Of the three columns found in Greece, Doric columns are the simplest. They have a capital (the top, or crown) made of a circle topped by a square. The shaft (the tall part of the column) is plain and has 20 sides. There is no base in the Doric order. The Doric order is very plain, but powerful-looking in its design. Doric, like most Greek styles, works well horizontally on a building, that’s why it was so good with the long rectangular buildings made by the Greeks. The area above the column, called the frieze [pronounced "freeze"], had simple patterns. Above the columns are the metopes and triglyphs. The metope [pronounced "met-o-pee"] is a plain, smooth stone section between triglyphs. Sometimes the metopes had statues of heroes or gods on them. The triglyphs are a pattern of 3 vertical lines between the metopes.
There are many examples of ancient Doric buildings. Perhaps the most famous one is the Parthenon in Athens, which is probably the most famous and most studied building on Earth. Buildings built even now borrow some parts of the Doric order.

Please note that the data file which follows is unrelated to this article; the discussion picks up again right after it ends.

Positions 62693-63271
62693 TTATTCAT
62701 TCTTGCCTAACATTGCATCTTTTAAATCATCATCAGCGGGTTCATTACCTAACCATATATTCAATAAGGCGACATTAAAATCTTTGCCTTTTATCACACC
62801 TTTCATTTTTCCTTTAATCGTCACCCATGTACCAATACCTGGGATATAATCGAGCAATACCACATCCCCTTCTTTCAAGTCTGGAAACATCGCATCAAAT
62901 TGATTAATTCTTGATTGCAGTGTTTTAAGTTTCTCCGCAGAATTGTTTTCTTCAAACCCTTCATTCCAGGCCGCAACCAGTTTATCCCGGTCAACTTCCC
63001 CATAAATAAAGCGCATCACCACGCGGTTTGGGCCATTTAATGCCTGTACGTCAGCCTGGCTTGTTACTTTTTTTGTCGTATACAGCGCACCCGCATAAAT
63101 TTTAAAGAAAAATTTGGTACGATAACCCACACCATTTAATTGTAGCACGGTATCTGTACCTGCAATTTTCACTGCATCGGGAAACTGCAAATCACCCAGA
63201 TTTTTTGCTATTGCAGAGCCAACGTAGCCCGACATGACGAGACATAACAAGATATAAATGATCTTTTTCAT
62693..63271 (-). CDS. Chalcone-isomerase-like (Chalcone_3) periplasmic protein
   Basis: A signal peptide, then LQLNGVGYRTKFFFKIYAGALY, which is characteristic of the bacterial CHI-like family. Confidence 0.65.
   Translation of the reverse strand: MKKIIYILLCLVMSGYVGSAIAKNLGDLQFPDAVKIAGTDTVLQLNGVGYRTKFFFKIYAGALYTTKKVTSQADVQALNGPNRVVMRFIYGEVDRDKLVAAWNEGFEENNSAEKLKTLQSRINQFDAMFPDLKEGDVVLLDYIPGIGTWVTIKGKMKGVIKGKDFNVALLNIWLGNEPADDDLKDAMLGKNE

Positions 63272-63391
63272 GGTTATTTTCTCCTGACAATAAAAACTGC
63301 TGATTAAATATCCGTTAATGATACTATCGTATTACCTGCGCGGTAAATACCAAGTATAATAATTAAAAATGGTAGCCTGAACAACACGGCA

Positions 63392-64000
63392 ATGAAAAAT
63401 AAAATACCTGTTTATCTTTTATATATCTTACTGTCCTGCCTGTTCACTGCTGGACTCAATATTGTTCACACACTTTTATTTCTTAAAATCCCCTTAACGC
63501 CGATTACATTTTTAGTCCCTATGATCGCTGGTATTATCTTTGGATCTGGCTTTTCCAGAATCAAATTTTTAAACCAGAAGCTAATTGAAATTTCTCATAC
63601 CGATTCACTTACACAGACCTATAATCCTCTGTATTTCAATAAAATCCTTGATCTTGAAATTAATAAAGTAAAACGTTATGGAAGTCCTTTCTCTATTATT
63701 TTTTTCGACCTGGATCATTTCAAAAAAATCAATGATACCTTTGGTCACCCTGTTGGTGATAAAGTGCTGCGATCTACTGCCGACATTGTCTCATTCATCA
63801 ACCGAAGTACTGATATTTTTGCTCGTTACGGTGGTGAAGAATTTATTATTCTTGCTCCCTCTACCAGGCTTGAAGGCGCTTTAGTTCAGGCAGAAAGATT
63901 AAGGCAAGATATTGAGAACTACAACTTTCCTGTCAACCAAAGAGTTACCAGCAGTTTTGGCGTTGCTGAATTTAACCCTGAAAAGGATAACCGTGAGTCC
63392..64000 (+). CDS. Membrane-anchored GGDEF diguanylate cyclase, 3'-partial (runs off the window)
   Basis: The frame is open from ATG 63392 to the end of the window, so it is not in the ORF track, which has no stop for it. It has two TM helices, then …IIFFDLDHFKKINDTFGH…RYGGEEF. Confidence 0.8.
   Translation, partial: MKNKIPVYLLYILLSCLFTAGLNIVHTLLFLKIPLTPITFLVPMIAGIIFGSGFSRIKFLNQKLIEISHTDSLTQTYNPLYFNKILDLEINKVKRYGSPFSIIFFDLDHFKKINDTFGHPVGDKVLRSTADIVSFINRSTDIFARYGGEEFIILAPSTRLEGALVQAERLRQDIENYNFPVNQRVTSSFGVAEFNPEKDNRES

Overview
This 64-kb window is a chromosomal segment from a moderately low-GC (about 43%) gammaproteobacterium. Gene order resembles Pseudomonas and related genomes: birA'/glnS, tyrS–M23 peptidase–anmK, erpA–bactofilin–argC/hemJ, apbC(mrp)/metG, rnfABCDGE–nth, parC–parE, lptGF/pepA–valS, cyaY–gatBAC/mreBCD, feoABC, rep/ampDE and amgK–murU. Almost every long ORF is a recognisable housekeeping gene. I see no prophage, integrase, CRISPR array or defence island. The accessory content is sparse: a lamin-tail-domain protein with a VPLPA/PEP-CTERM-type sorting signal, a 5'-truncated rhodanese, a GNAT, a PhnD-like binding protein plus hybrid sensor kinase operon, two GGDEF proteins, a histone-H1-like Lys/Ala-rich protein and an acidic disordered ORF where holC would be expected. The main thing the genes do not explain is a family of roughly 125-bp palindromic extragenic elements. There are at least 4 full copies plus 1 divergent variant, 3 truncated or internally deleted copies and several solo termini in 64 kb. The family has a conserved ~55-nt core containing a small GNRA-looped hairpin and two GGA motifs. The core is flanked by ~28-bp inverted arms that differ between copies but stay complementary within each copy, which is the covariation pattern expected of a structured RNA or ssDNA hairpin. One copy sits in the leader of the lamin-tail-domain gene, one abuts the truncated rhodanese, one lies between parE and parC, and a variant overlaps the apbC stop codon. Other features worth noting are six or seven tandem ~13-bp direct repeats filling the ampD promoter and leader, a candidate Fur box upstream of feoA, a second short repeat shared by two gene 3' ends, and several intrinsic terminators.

The Hephaisteion, in Athens, is another good example of the Doric order. In this picture, you can clearly see the parts of the Doric order described above and shown in the illustration to the left.
This building is the Carnegie Library on the campus of Johnson C. Smith University in West Charlotte. The front entry has a Doric cornice and columns with Doric capitals. Along the entire building is a frieze with triglyphs and metopes. Designs like this, which are inspired by ancient buildings, are known as neoclassical.
Ionic shafts were taller than Doric ones. This makes the columns look slender. They also had flutes, which are lines carved into them from top to bottom. The shafts also had a special characteristic: entasis, which is a little bulge in the columns make the columns look straight, even at a distance [because since you would see the...